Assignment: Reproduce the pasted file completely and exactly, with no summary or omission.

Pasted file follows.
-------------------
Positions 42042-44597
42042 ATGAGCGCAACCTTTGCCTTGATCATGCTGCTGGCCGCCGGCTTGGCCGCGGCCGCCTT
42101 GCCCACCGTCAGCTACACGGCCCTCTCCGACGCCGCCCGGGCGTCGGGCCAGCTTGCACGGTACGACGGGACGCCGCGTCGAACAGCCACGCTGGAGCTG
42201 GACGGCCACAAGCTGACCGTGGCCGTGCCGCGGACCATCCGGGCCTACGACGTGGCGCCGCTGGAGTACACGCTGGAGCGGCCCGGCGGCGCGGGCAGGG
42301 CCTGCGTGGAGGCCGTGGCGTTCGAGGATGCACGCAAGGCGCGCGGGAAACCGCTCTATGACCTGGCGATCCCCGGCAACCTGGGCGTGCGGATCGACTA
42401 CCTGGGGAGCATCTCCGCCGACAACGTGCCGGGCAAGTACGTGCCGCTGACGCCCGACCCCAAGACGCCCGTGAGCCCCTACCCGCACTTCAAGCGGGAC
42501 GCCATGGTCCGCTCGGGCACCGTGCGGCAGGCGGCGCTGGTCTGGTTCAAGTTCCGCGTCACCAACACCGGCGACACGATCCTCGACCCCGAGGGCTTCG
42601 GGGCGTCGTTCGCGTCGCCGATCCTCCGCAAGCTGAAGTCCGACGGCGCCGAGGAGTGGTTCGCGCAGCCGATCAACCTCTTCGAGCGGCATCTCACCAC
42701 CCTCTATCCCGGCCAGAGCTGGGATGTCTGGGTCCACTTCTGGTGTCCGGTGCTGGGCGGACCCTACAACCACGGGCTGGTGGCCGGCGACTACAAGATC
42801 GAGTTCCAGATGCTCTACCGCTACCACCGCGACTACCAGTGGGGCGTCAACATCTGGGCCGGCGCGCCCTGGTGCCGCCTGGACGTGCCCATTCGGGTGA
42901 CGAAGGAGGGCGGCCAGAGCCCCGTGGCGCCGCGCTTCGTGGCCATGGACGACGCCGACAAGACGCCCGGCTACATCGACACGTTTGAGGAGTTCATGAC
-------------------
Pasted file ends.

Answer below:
Positions 42042-44597
42042 ATGAGCGCAACCTTTGCCTTGATCATGCTGCTGGCCGCCGGCTTGGCCGCGGCCGCCTT
42101 GCCCACCGTCAGCTACACGGCCCTCTCCGACGCCGCCCGGGCGTCGGGCCAGCTTGCACGGTACGACGGGACGCCGCGTCGAACAGCCACGCTGGAGCTG
42201 GACGGCCACAAGCTGACCGTGGCCGTGCCGCGGACCATCCGGGCCTACGACGTGGCGCCGCTGGAGTACACGCTGGAGCGGCCCGGCGGCGCGGGCAGGG
42301 CCTGCGTGGAGGCCGTGGCGTTCGAGGATGCACGCAAGGCGCGCGGGAAACCGCTCTATGACCTGGCGATCCCCGGCAACCTGGGCGTGCGGATCGACTA
42401 CCTGGGGAGCATCTCCGCCGACAACGTGCCGGGCAAGTACGTGCCGCTGACGCCCGACCCCAAGACGCCCGTGAGCCCCTACCCGCACTTCAAGCGGGAC
42501 GCCATGGTCCGCTCGGGCACCGTGCGGCAGGCGGCGCTGGTCTGGTTCAAGTTCCGCGTCACCAACACCGGCGACACGATCCTCGACCCCGAGGGCTTCG
42601 GGGCGTCGTTCGCGTCGCCGATCCTCCGCAAGCTGAAGTCCGACGGCGCCGAGGAGTGGTTCGCGCAGCCGATCAACCTCTTCGAGCGGCATCTCACCAC
42701 CCTCTATCCCGGCCAGAGCTGGGATGTCTGGGTCCACTTCTGGTGTCCGGTGCTGGGCGGACCCTACAACCACGGGCTGGTGGCCGGCGACTACAAGATC
42801 GAGTTCCAGATGCTCTACCGCTACCACCGCGACTACCAGTGGGGCGTCAACATCTGGGCCGGCGCGCCCTGGTGCCGCCTGGACGTGCCCATTCGGGTGA
42901 CGAAGGAGGGCGGCCAGAGCCCCGTGGCGCCGCGCTTCGTGGCCATGGACGACGCCGACAAGACGCCCGGCTACATCGACACGTTTGAGGAGTTCATGAC